Free (unsecured) WiFi providers in Colombo: are you one of them?

A while back I came across this blog post about open unsecured WiFi access points in Colombo. According to that post, the area around the Word Trade Center in Colombo has some blazing fast (unsecured) WiFi. As of December 2006 that is πŸ˜‰

With the advent of broadband and plug and play wireless modem/routers it not just the city centre (yes I’m not using the American spelling) that’s broadcasting away. When Cerno and the Mrs moved to their marital nest, I discovered a generous neighbour sharing some signal near by. Weak signal but totally unsecured. Since my nosy side is crippled by ethics I didn’t try to hack around. Anyway the speed is at a crawl, and it tended to drop the connection.

The access point I use is overly secured to compensate (only the paranoid survive – but as mental wrecks). The slightly annoying thing is that my machine tended to latch on to the unsecured signal first without starting the authentication ritual. Thankfully I got around this. Since then I haven’t checked on my neighbour. Its not on right now but then its late.

I’m not into this war driving thing. Even if I was comfortable with it ethically, I doubt I could afford the time and the gas to wardrive around. I have nothing against those who voluntarily share their WiFi with the local area. If you are one of them good karma to you. If you are not stop reading this and go secure your router. Seriously.


Came across this post on wifi hotspots in Colombo on indi’s site. A 2006 post but still might be relevant. Barefoot might still be having the most unbeatable Wifi deal in Colombo.


15 thoughts on “Free (unsecured) WiFi providers in Colombo: are you one of them?

  1. Unsecured routers can become a serious problem if you’re not careful. Last year I got my self a spanking new router to replace my old one and in trying to secure it I accidentally hijacked my neighbors wireless router (unfortunately for her we had the same make and model). It was only when she mentioned in passing that her internet down did I manage to figure out what I had done. In the hands of a devious mind such a situation could potentially put you in a lot of hot water.


  2. well most of the home users are not technical enough to secure their accesspoints.. Its a sad story.. Also most of them are too lazy to read the manuals.. There’s nothing much you can do about except feeling sorry for them. I guess they may not have very sensitive information except free bandwidth…


  3. islander: Very true. it did take a bit of brow furrowing to get the router I use at home locked down though. So much for “user friendly” πŸ˜‰

    EnTRpy: That is insane! What kind of router was it? Though most routers tend to have blank password for the “admin” account.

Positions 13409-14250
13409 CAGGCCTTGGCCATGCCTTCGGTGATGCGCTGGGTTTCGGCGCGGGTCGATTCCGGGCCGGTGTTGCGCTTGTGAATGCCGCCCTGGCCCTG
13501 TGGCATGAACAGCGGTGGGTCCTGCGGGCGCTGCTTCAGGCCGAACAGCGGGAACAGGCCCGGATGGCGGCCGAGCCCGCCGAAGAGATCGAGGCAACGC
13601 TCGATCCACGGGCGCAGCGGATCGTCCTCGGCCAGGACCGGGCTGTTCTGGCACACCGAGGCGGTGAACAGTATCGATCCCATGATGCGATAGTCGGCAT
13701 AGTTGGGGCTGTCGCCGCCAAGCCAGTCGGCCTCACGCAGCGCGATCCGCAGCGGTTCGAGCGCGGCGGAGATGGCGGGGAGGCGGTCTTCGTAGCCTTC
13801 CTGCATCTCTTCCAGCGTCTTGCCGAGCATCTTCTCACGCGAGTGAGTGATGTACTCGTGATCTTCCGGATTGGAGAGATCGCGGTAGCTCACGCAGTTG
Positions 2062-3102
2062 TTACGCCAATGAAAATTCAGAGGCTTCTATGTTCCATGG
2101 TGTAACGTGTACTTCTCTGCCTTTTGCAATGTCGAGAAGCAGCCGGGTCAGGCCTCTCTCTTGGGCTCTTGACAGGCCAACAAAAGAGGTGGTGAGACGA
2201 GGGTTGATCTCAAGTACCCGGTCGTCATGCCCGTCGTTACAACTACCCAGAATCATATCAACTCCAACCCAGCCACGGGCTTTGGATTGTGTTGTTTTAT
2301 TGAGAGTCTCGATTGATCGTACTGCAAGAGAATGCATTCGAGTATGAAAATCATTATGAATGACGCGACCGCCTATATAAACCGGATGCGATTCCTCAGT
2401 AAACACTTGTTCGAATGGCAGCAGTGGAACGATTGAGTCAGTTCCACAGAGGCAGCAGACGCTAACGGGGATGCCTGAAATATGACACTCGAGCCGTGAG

4. Mine is unsecured.

    I have a US Robotics wireless modem at home. When I was performing the intial setup I found that any attempt to enable WEP made it impossible for my own laptop to get access. I was told that this was a common problem with the particular modem. I’ve since turned WEP off. I doubt people living next door – a bakery – are a bunch of elite hackers in disguise looking to exploit the security lapse πŸ™‚

    Regardless, I wouldn’t mind someone telling me how I can overcome this though.


  5. TheenaThe irony is that ideally you need a wired connection to the modem to secure the wireless 😦 I know its insane. Had the same problem over here. Luckily my netgear has ports for network cables as well – did all the securing that way.

    Bakeries are a well known covers for elite hacker gangs. Their vans provide excellent cover for war driving. The ovens are actually powered by over heating processors of their super computers. At this point my imagination feels tired and decides to call it a day… ;D


  6. Mine has ports for network cables as well. Perhaps I should it give it a try over the weekend.

    I’ll report back.

    And, yes, your imagination was working overtime there.



  7. It’s a LinkSys wireless router and my neighbor hadn’t changed the default password.

    You’re comment on processor powered ovens is hilarious. Actually my AMD keeps my room kind or snug during cold nights… hee hee.


  8. So my dad was giving me a lift today and while passing Hultsdrof, I turned on my laptop to edit my article. The next thing I know, my laptop connected (albeit briefly) to a unsecured wireless network.

    Moral of the story: if you are war driving, Hultsdrof is a nice place to start.


  9. I guess the area around the WTC is not residential and it is the commercial/business customer’s unsecured Wi-Fi connections which is listed in my scans.

    Theena, WEP does create problems. Depending on the model of your router, you may have to enter the WEP key in ASCII or HEX. Your laptop also might have the same options. Then why can’t you connect? Sometimes the laptop sends the WEP key in ASCII when a router expects the WEP key in HEX. This could be vice versa as well.

    If your router has WPA Preshared Key aka WPA-PSK then I suggest using that instead of WEP which is less secure than WPA-PSK


  10. well… reading all of the above, I was working at WTC for more than 4 years, spent more than 18 hours a day, and do know about the unsecured networks well enough to know to leave them alone. it’s like the moth to the flame and by letting you log-in you may leave your self open to move then an free internet experience.
    remember nothing in life if free except smiles of course!


  11. Romesh Too true – about the smiles and trespassing other people’s networks πŸ™‚ Of-course I’m not anywhere near the WTC. And I doubt if nosy characters are deterred by thoughts of “honeypot” systems. Anwya I prefer to keep my router secured. Otherwise I’d rather not use it.


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